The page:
In this absolutely critical role, König dominated.  Vienna’s Hagen, Falk Struckmann, though a fine singer, simply did not rise to the role.  His Hagen was a tired old man – but Hagen is only a few months older than Siegfried (Kriemhild is pregnant with Hagen before the plot of Walküre begins – when Siegfried is conceived during the intermission between Acts 1 and 2), and probably (although not entirely clear) the younger brother of Gunther and Gutrune.  Assuming Siegfried is still a teenager during the opera Siegfried, and perhaps ten years or so pass during the first Act of Götterdämmerung before Siegfried arrives in Worms (the plot does not say explicitly how much time passes, but there are a number of clues in the text), this would make Siegfried and Hagen around 30 years old.  Hagen admits he is grey before his years thanks to being the son of the dwarf Alberich, but this does not need to mean he is an old man (Alberich himself is ageless and remains active, and wanted a half-human son to be his own vibrant hero to counter Wotan’s half-human race of descendants).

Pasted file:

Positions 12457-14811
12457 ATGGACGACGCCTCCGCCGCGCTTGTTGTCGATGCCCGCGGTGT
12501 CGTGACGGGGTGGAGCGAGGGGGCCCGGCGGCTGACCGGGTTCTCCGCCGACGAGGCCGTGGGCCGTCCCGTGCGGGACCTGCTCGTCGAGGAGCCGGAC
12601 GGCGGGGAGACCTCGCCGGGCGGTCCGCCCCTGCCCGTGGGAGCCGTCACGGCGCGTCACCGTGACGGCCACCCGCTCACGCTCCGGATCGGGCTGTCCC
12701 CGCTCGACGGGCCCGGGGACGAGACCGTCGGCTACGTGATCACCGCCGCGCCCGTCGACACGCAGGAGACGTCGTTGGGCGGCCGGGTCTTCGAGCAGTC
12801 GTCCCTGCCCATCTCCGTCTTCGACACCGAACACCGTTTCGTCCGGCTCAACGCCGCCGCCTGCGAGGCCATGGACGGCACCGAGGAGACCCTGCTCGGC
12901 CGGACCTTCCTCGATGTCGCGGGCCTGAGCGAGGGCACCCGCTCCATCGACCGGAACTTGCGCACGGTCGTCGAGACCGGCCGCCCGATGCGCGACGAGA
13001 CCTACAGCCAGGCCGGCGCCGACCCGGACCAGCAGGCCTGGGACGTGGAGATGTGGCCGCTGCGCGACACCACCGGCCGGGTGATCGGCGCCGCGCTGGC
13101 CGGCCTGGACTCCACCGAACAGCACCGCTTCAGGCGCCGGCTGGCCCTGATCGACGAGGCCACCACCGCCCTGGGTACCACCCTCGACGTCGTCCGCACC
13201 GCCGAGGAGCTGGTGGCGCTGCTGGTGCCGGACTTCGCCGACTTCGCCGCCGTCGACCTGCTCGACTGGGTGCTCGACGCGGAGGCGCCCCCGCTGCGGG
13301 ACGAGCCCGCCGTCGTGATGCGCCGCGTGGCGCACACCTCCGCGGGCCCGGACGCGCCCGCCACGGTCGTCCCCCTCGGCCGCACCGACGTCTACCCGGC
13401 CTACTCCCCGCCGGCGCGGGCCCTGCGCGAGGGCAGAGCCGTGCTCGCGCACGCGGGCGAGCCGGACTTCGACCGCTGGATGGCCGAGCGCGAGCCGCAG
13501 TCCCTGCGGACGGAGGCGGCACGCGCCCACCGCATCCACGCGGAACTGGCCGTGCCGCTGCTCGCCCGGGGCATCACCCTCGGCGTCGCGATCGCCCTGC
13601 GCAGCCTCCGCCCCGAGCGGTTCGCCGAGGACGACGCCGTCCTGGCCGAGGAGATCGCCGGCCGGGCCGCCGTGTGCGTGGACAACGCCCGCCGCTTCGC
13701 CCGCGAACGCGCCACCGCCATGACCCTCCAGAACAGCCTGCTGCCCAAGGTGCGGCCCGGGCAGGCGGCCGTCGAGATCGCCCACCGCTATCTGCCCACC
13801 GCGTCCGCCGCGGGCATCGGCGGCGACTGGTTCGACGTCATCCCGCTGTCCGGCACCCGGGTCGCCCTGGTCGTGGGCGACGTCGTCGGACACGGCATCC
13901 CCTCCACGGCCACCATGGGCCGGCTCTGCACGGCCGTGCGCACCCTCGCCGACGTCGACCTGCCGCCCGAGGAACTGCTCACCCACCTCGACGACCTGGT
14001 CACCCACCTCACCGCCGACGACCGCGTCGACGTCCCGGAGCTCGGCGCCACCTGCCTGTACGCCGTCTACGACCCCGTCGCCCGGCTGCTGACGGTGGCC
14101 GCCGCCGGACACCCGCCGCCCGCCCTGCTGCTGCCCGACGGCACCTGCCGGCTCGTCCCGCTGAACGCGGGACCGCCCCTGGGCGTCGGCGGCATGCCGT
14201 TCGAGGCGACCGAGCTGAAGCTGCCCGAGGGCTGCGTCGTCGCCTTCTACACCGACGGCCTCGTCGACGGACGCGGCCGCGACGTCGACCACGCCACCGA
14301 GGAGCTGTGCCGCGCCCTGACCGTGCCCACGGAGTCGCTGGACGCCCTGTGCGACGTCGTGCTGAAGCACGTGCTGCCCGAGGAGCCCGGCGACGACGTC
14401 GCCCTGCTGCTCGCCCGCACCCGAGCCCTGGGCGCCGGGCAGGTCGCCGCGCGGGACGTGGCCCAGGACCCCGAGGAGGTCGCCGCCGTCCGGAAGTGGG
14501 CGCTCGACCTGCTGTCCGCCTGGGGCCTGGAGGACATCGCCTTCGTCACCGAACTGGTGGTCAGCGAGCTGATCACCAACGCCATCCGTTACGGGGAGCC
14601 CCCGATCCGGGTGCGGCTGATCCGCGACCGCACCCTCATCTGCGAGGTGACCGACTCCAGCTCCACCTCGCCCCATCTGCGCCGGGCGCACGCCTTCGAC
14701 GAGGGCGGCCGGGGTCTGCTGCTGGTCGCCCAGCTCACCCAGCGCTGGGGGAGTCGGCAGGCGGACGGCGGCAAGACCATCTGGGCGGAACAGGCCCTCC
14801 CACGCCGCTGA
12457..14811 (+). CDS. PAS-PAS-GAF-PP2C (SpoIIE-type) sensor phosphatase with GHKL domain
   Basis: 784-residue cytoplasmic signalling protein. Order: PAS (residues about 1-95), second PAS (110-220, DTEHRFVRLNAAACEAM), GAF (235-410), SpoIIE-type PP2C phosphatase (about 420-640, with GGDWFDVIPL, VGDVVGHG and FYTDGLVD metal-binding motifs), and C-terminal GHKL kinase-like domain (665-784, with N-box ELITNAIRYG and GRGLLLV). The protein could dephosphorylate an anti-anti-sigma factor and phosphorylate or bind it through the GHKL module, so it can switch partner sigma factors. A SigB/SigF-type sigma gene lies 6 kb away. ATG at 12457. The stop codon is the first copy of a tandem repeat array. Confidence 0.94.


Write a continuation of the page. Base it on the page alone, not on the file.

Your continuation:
And if Struckmann did not have the voice or stage presence for Hagen, his task was made more difficult by the staging itself.  Last week I already mentioned the utterly useless production by the clueless German director Sven-Eric Bechtolf, and watching the last two operas in the cycle did not let me see any concept grow even taking the entire four-opera set into account.  If it was not offensive (which is already an improvement on the garbage self-important German poseur opera directors normally churn out), it added nothing.  Indeed, a minimalist staging would have been better to allow the singers to act, but this was not minimalist just a mix of I-am-not-sure-what (some mock-realism, some abstraction, some stuff seemingly unrelated to anything else).  Some of it was just plain silly (for example, Wotan left the stage in Act 1 of Siegfried having forgotten his spear, so he returns to fetch it, hitting himself on the head to demonstrate his forgetfulness… and then Siegfried does exactly the same thing with his sword later in the opera).  It really is not worth going into the weeds to analyze Bechtolf’s staging, as that would be giving him too much credit for intelligent thought.  So I dealt with it.  But really: why?  Why give this idiot a contract?  Why give any German stage directors contracts?  What the hell have German stage directors been smoking these last several decades that has made them incapable of providing any sensible opera productions?  (OK, I admit there are a small handful of exceptions to prove the rule, but Germany has become a operatic wasteland, ruined by its Regisseurs.)